Josh Reed (New York University)

A Dirichlet Process Characterization of RBM in a Wedge
Reflected Brownian motion (RBM) in a wedge is a 2-dimensional stochastic process Z whose state  space in $$\mathbb{R}^2$$ is given in polar coordinates by S = {(r, θ) : r ≥ 0, 0 ≤ θ ≤ ξ} for some 0 < ξ < 2π. Let α(θ1 + θ2)/ξ, where π/2 < θ1, θ2 < π/2 are the directions of reflection of Z off each of the two edges of the wedge as measured from the corresponding inward facing normal. We prove that in the
case of 1 < α < 2, RBM in a wedge is a Dirichlet process. Specifically, its unique Doob-Meyer type decomposition is given by Z = X + Y , where X is a two-dimensional Brownian motion and Y is a continuous process of zero energy. Furthermore, we show that for p > α, the strong p-variation of the sample paths of Y is finite on compact intervals, and, for 0 < p α, the strong p-variation of Y is infinite on [0, T ] whenever Z has been started from the origin. We also show that on excursion intervals of Z away from the origin, (Z, Y ) satisfies the standard Skorokhod problem for X. However, on the entire time horizon (Z, Y ) does not satisfy the standard Skorokhod problem for X, but nevertheless we show that it satisfies the extended Skorokhod problem.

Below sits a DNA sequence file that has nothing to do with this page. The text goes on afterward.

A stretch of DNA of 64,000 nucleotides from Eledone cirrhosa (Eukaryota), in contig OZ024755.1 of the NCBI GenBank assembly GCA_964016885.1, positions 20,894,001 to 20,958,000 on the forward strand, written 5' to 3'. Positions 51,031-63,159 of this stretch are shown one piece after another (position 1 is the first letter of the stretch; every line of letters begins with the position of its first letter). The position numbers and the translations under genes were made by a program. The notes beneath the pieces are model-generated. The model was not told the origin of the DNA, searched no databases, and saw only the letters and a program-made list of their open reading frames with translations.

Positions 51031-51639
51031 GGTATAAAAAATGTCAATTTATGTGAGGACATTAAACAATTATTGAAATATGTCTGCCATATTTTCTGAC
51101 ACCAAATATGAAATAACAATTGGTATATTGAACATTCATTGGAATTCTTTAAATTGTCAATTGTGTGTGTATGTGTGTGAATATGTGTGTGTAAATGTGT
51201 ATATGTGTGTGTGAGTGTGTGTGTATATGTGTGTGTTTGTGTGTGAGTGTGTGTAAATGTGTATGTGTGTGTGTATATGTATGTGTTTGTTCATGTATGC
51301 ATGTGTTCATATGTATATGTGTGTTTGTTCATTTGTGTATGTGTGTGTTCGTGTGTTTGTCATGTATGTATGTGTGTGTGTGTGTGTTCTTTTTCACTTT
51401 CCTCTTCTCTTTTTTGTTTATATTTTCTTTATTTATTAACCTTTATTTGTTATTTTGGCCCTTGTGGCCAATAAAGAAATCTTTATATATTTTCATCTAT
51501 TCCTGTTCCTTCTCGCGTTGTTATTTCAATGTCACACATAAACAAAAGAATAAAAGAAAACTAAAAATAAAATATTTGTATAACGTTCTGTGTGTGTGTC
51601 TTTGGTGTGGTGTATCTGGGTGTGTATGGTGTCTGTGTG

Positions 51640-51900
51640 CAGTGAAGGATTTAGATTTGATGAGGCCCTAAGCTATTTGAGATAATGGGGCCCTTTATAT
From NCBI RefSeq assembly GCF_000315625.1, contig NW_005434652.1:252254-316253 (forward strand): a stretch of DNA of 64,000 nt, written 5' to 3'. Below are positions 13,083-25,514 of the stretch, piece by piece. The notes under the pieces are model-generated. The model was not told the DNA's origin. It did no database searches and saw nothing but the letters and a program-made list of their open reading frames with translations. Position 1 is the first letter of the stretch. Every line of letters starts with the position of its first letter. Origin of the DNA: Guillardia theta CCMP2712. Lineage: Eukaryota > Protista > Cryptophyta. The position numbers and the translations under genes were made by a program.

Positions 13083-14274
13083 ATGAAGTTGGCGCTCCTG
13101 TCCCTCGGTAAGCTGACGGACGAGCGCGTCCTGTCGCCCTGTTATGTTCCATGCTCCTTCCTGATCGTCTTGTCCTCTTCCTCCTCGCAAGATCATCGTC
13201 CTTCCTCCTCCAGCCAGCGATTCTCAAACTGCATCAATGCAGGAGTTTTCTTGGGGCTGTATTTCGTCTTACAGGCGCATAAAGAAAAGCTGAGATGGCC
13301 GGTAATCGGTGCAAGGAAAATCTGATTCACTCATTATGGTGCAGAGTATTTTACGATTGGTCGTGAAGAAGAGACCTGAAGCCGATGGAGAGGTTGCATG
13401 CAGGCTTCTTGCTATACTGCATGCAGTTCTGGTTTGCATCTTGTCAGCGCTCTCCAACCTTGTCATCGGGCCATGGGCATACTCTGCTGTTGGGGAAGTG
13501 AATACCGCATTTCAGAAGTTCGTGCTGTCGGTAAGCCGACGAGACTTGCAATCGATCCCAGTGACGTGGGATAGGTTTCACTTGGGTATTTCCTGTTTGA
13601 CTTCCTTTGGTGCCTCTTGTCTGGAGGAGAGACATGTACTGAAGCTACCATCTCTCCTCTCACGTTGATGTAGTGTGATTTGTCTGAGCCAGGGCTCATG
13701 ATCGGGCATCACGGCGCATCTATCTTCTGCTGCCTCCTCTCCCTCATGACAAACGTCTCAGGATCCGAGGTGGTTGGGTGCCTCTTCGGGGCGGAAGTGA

This is joint work with Peter Lakner and Bert Zwart.


Mayank Saxena (TU Eindhoven)

Analysis of a random time-limited polling model